Free Devil In A Blue Dress Essay Example

Type of paper: Essay

Topic: Men, Life, Money, Advantage, Character, Evil, Devil, Clothes

Pages: 3

Words: 825

Published: 2021/01/04

“Devil in a Blue Dress” unveiling the possibilities for African-American empowerment in the repercussion of the Second World War. Walter Mosley tells the impact of the war and about a black world located in Los Angeles, before the civil rights movement. In his literary work, he introduces Easy Rawlins, who was the principal character. By viewing an American culture from the perspective of a black lead character, Devil in a Blue Dress, helps readers to become more conscious of how racial barriers have appeared in the eyes of African-Americans. Easy was deep in need of money that could help him to survive. However, he is unemployed. He thinks hard about how to pay off his mortgage, and he could do anything to make both ends meet. His friend, a bartender Joppy introduces Easy to Dewitt Albright. Albright offers Easy job of searching for a white woman by the name Daphne Monet, who is former lover he merely wants to get in touch with her. In the “Devil in a Blue Dress,” Monet is a mysterious and elusive woman. She was a daughter of African American, and her real name was Ruby Hanks. She used in to live in Louisiana, but she wants to escape the memory of an incestuous relationship with her father. In her home, she was described as a chameleon since she is capable of assuming different racial identities and become radically with different personalities "Her eyes flashed greenHer eyes turned blue" (Mosley 188, 191).. The paper will elucidate that Daphne Monet was a woman who used her beauty and life experiences to take advantage of men.
Mosley tells that Daphne’s eyes could change colors when her character changes from Ruby Green to Daphne Monet. Down the time, Mosley reveals that Daphne has to split the personality that makes her feel and act differently. As it is disclosed in the bathroom scene, "I remembered my mother’s death, back when I was only eight. “she washed her wounds with a rough rag and licked the blood till it staunched” (Mosley 188, 186). Mosley uses animal symbolism to demonstrate and define the character of Daphne throughout “The Devil in a Blue Dress.” In real life, Daphne transforms into a chameleon, and this is a survival strategy that helps the character to take the advantage of the situation that fails to favor her. Daphne past is dirty, and it made her be inhuman and insensitive when handling people within her environment.
For instance, when Easy asked Daphne who killed Coretta, she first ignores the question but when she is asked for the second time, she defends herself by saying that it was an accident. Daphne responds by, “Todd and I broke up and paid a guy for the pictures of Teran. But somehow Coretta got them” (96, 105). Daphne does not directly answer Easy the person behind the murder but by saying that Coretta had threatened to sell the pictures to Teran illustrates that she was responsible and knew about everything that had happened. Daphne wanted to use the pictures as a trap to win Carter. Easy gets surprised and asks her, “What? Marry Carter? Be white again” (97, 107). Daphne gets furious and complains how she has always been a victim of being judged in the wrong way. She claims that she was not pretending to fit in other people shoes. Daphne complains, “Do you know how I’ve been treated by people, colored and white, when I’ve tried to live as a colored woman in a colored community?” (97, 107). Daphne tries by all means to trap Easy so that her situation could be understood. Because she knew she was beautiful, she moves closer to Easy and starts to caress him saying that the move was the best thing that could happen. Daphne worked hard to ensure that the pictures were used to her advantage. Easy was carried away, and his efforts proved futile as Daphne used her trickery to avoid leaking out the pictures to him.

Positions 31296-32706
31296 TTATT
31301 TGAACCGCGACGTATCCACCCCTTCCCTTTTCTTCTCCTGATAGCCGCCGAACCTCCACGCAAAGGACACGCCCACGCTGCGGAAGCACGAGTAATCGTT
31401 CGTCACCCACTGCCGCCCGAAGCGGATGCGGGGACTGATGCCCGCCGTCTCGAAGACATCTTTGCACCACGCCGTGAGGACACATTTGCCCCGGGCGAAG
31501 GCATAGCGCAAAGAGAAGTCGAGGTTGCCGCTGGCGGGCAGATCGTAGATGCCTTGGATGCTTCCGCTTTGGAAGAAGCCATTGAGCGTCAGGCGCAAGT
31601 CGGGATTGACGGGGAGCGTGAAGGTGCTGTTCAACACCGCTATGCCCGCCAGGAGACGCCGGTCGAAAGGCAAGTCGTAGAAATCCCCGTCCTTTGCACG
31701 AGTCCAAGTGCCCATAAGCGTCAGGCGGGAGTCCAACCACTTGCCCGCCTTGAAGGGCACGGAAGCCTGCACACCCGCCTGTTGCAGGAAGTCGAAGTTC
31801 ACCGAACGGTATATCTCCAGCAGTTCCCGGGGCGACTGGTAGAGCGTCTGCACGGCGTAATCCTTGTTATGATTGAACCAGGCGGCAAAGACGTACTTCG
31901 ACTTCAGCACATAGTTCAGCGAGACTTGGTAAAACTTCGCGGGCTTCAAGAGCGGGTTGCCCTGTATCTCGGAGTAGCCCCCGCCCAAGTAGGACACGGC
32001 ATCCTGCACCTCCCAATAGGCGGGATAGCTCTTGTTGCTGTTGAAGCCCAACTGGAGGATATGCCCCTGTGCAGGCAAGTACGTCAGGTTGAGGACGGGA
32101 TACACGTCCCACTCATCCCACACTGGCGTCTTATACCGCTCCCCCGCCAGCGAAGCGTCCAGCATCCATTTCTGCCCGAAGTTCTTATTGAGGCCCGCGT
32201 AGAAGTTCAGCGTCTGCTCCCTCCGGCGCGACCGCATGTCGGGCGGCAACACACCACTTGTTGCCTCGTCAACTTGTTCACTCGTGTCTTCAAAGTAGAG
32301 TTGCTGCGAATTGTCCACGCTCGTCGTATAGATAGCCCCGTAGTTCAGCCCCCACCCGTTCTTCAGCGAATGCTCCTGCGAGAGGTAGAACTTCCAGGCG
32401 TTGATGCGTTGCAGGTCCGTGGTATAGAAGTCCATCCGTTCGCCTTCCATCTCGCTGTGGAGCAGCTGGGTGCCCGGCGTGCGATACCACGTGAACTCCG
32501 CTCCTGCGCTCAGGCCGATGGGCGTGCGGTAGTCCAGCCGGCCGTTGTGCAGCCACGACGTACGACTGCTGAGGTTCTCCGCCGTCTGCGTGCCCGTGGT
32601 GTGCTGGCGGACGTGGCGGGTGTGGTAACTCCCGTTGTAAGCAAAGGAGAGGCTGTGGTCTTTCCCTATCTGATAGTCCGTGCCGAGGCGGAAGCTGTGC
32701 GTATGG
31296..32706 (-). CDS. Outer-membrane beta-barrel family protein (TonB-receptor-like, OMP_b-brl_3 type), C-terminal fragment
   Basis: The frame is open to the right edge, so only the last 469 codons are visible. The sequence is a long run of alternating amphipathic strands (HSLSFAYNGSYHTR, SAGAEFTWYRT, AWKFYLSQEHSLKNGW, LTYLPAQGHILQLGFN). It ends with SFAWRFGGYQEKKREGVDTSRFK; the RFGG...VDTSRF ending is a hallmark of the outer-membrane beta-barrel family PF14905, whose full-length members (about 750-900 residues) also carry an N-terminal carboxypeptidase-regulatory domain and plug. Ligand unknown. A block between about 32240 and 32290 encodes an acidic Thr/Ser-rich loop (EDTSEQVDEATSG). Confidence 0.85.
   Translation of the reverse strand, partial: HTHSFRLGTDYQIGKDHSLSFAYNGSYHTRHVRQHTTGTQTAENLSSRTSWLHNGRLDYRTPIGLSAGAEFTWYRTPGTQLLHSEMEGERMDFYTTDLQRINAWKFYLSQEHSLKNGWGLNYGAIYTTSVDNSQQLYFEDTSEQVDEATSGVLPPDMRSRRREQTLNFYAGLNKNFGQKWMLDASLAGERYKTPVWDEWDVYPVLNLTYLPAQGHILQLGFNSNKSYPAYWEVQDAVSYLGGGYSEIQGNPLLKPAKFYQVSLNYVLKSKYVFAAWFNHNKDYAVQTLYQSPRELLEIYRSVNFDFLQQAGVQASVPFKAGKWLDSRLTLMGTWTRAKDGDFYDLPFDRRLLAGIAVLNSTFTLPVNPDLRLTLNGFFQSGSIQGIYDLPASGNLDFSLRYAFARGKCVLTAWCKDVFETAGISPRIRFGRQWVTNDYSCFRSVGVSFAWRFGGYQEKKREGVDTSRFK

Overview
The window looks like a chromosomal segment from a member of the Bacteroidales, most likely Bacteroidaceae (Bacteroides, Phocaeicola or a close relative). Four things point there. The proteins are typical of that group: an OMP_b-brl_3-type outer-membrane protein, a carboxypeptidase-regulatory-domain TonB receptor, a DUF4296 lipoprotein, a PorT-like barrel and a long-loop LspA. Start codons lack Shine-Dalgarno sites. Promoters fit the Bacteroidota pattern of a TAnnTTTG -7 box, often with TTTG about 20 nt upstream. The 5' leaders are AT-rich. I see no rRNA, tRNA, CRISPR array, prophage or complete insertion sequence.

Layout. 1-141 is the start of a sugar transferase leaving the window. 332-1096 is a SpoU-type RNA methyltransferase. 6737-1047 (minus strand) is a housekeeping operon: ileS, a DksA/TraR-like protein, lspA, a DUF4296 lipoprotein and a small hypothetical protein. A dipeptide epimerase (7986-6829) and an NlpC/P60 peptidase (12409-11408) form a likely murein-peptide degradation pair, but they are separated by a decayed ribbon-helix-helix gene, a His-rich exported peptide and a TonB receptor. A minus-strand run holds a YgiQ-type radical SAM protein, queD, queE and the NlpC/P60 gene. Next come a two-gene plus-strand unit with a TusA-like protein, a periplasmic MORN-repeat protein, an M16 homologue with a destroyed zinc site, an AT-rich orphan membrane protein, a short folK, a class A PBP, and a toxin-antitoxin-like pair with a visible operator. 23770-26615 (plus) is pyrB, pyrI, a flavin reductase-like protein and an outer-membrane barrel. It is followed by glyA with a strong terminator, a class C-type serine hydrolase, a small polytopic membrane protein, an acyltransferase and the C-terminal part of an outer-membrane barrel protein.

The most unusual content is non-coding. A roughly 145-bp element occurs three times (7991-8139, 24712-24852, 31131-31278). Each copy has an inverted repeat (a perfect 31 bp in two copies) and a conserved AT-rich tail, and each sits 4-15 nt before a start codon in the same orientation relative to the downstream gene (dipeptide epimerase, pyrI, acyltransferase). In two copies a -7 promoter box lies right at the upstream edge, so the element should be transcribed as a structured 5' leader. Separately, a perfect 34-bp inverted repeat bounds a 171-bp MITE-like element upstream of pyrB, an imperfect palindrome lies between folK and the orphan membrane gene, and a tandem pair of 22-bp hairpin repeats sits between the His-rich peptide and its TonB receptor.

Daphne eyes unpredictably transform from blue to green, and this illustrates the chameleon-like personality she used to conquer the events around her world. Daphne is a victim of racism and sexual abuse, and this makes her feel like a caged ape. In her defense, she believes that she was rejected and ridiculed by both white and blacks. Despite claiming that she forgave her father because of raping her, Daphne is desperate and hates men with a passion. When she sees the mating zebras, she argues that nature allowed the males to dominate over females. Daphne did not live her self-life because she believed that men dominated her, and this developed a vengeful character within herself. The author assigns her an animal instinct, and this makes Daphne loner like a mouse. Daphne had developed a character of treating men in the bad way and broke their hearts without remorse. The lady avoids falling in love with men by trapping them with her beauty, breaking up with them and moving on with other men. To her, love was something that she avoided at all costs and wanted to revenge by treating men like animals. Daphne past experiences had destroyed her personality to a great extent. Sadly, she took advantage of the life experiences to take advantage of men and treats them in the inappropriate manner.